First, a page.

The only thing I think you did "wrong" was by lumping transsexuals in with all transgender people. There are a few distinctions that, when ignored, can really upset some people. Plus, a few of us have recently been in the middle of a few online arguments in a local forum regarding this issue, and are probably still a bit heated...

Don't take it as an admonishment that your article was anything less than excellent. You did a great job and are an asset to our community. THANK YOU!

Anonymous said...


The risk is simply much higher in this country. While in Africa and Asia male-female/female male HIV/AID transmission is so high that 30-40% of the population of some countries is infected that's not true in the US, where the major routes of infection remain anal-penetrative sex and IV drug useage with shared needles.

The problem is the "myth" of heteronormative heterosexuality in the population that keeps women in the dark about what is going on with their husbands. It's been actively promulgated in the past by major CD-support organizations. If that historical context didn't exist, I wouldn't be as concerned.

As for Joyce's comment about the "dark side" not being an integral part of the community...that's simply peculiar. 100-150 people will attend those gatherings at the Queen of Hearts some transsexuals, some CDs some admirers (tranny chasers). That greatly outnumbers the people who show up at any of the "legitimate" group functions. Never mind that the legitimate groups are almost exclusively "white" and despite good intentions have no reach into black and latino trans communities, where people often live on the dark side through lack of any other place to be.

Each year we set a day aside to remember our dead. If you look at the histories of the people who died, they are only rarely people who you'll find at the legitimte groups... many are prostitutes and/or drug users. Many are black and latino in the US. The murder we mourned in Cleveland last year of Donathyn Rogers was one such, and happened on the streets. I find it hypocritical mourn their deaths one day a year and milk the publicity from it and then talk about people on the "dark side" not being an integral part of the community. There isn't one T* community and never has been. But I can't turn my back on any of it.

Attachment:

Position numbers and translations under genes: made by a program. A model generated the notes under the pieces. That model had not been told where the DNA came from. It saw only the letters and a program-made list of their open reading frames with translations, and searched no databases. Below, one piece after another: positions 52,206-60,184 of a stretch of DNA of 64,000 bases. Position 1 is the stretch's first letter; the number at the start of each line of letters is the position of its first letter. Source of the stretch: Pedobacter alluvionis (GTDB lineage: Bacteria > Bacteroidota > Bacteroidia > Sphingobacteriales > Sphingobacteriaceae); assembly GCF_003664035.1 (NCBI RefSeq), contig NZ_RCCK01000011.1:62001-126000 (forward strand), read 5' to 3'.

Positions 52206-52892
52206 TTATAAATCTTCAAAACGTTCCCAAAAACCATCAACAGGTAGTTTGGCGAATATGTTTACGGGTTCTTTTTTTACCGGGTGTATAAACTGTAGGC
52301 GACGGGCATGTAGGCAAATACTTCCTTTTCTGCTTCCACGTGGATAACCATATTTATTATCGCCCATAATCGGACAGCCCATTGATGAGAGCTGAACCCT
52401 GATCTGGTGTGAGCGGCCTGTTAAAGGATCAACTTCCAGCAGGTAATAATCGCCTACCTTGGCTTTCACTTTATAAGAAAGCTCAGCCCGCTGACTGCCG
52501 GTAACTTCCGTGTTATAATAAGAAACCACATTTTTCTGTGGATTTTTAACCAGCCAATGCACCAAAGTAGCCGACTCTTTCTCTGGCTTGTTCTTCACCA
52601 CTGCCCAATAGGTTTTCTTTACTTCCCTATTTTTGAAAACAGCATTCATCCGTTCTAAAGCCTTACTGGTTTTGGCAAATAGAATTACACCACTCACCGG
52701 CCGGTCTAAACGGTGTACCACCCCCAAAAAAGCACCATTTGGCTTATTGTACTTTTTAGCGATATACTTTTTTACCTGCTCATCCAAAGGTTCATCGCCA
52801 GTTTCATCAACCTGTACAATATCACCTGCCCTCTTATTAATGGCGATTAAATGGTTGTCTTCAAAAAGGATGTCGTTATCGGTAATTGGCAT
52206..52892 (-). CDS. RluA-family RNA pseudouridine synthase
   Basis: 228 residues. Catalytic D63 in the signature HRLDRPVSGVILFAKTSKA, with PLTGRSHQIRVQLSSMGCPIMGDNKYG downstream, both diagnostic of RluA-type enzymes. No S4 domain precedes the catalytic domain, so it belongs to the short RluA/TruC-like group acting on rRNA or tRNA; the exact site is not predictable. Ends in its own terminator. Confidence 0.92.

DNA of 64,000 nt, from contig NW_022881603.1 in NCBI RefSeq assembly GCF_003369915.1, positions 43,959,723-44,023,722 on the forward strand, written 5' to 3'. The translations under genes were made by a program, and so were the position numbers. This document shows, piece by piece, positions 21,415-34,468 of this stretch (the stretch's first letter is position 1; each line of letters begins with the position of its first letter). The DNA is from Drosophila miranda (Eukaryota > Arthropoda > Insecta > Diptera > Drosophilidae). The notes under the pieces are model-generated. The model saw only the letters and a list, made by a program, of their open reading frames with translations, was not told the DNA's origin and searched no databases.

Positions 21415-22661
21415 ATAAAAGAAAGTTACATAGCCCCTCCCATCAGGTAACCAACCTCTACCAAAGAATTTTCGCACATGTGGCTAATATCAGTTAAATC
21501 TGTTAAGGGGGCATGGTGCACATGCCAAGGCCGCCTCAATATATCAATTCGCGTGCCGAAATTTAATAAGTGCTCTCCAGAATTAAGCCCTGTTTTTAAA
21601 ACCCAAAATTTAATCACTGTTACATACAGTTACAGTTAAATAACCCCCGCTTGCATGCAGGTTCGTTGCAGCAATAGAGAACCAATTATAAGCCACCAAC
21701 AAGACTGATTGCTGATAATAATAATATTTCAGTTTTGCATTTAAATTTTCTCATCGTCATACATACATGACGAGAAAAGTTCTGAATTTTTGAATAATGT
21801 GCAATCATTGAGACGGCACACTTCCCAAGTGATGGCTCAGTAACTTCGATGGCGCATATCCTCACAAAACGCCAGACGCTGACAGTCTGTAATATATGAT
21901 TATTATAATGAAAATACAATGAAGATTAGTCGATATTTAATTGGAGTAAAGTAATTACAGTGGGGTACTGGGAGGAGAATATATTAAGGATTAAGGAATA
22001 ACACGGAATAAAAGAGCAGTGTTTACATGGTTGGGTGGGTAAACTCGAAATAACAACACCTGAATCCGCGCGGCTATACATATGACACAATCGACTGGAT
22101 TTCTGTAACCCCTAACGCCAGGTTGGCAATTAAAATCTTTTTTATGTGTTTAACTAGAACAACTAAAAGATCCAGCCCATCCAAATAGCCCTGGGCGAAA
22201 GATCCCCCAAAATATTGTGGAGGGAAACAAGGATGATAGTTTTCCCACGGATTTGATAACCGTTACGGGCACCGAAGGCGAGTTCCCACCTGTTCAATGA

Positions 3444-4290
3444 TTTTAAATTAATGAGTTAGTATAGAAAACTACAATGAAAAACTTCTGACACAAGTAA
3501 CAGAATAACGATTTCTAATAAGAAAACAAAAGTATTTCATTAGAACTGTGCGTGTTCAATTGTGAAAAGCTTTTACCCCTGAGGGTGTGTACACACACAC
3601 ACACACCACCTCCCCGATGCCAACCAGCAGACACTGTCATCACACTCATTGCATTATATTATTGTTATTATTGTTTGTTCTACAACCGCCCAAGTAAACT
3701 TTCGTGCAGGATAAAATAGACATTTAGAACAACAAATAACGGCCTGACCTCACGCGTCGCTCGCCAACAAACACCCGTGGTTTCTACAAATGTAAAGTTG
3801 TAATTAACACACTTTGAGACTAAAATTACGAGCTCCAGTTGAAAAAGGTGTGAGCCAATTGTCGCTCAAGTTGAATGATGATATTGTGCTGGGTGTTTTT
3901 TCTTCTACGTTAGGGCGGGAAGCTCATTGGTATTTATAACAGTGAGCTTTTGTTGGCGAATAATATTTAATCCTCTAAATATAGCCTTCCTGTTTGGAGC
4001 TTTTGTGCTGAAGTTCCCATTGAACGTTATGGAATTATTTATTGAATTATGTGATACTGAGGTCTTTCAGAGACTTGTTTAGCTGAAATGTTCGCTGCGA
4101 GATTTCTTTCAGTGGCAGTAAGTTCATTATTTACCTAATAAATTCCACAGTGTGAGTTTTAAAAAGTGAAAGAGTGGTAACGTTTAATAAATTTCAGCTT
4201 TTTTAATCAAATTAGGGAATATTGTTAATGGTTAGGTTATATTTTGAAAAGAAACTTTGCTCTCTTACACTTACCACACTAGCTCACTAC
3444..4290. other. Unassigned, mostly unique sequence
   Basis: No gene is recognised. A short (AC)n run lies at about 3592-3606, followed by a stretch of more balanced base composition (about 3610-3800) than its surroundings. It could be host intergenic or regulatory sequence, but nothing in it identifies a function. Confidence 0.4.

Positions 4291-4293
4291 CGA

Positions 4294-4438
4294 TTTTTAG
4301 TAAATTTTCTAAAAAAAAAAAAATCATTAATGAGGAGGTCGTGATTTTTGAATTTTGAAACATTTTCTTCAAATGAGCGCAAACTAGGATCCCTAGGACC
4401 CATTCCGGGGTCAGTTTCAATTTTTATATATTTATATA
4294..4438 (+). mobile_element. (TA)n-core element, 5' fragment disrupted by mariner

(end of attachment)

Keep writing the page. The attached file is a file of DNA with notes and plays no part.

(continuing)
Erin O'Brien said...


This is wonderful. Marvelous. I am so thankful for this dialogue.

Thank you all. Each of your thoughts and comments mean a great deal to me.

Always yours,


Joyce said...


I didn't mean to imply that the "dark-side" people aren't an integral part of the community. Oh dear, no! The prostitutes, drug users, etc. are most assuredly members of this community and deserve respect and acceptance just as much as anyone else. To be sure, such individuals are frequently more in need of support than those of us that live on the "light side".

I simply meant that the so-called "dark-side" does not go hand in hand with being transgender. To be honest, most of the transsexuals I know are also the most "straight-edged" people I know.

btw: I really don't like this dark/light dynamic, as it seems to imply judgement that I don't wish to impart. People do what they must to live as they must. There's a quote I love: "People don't want to be fixed, they want to be loved."

Anonymous said...


There's no reason to be suspicious of the source of this

Though I'm sure you recognize
the world she described, cause it's the one you live in, it's not the world
I have been living in for the last 25 years, or the world anyone I hang with
in the community lives in.

Where's the gratuitious sex? The drugs? The alchohol abuse? The
prostitution? I see very little of the gritty, raw... REAL side of the
lifestyle. And more people experience that than the lily-livered "lets all
love one another" therapy fests you people throw once a month.

I know who wrote this, she sent it to me in response to my sending her the link to Erin's article, and I've followed her blog and writing for a long time. She is embedded in that culture and very out.